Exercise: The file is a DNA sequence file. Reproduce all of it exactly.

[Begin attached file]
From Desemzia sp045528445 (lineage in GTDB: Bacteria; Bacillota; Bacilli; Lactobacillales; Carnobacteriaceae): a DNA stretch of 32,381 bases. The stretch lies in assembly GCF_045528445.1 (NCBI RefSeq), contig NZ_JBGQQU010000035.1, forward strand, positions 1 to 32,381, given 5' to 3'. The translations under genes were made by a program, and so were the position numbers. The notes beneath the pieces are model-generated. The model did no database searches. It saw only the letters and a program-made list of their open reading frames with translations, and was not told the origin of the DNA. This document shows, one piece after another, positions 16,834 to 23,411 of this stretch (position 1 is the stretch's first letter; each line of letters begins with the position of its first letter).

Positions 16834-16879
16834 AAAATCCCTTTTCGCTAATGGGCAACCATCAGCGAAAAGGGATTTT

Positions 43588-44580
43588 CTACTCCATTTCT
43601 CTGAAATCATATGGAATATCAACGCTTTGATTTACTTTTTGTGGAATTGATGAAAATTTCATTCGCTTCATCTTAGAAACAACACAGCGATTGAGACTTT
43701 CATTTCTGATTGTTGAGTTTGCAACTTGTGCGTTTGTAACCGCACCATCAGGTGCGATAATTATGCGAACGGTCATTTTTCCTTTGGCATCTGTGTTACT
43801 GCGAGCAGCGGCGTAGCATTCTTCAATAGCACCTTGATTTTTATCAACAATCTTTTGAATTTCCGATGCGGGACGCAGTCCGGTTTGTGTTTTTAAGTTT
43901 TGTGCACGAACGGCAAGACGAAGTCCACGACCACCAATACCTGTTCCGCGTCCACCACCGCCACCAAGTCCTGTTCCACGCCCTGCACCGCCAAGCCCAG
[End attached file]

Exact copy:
From Desemzia sp045528445 (lineage in GTDB: Bacteria; Bacillota; Bacilli; Lactobacillales; Carnobacteriaceae): a DNA stretch of 32,381 bases. The stretch lies in assembly GCF_045528445.1 (NCBI RefSeq), contig NZ_JBGQQU010000035.1, forward strand, positions 1 to 32,381, given 5' to 3'. The translations under genes were made by a program, and so were the position numbers. The notes beneath the pieces are model-generated. The model did no database searches. It saw only the letters and a program-made list of their open reading frames with translations, and was not told the origin of the DNA. This document shows, one piece after another, positions 16,834 to 23,411 of this stretch (position 1 is the stretch's first letter; each line of letters begins with the position of its first letter).

Positions 16834-16879
16834 AAAATCCCTTTTCGCTAATGGGCAACCATCAGCGAAAAGGGATTTT

Positions 43588-44580
43588 CTACTCCATTTCT
43601 CTGAAATCATATGGAATATCAACGCTTTGATTTACTTTTTGTGGAATTGATGAAAATTTCATTCGCTTCATCTTAGAAACAACACAGCGATTGAGACTTT
43701 CATTTCTGATTGTTGAGTTTGCAACTTGTGCGTTTGTAACCGCACCATCAGGTGCGATAATTATGCGAACGGTCATTTTTCCTTTGGCATCTGTGTTACT
43801 GCGAGCAGCGGCGTAGCATTCTTCAATAGCACCTTGATTTTTATCAACAATCTTTTGAATTTCCGATGCGGGACGCAGTCCGGTTTGTGTTTTTAAGTTT
43901 TGTGCACGAACGGCAAGACGAAGTCCACGACCACCAATACCTGTTCCGCGTCCACCACCGCCACCAAGTCCTGTTCCACGCCCTGCACCGCCAAGCCCAG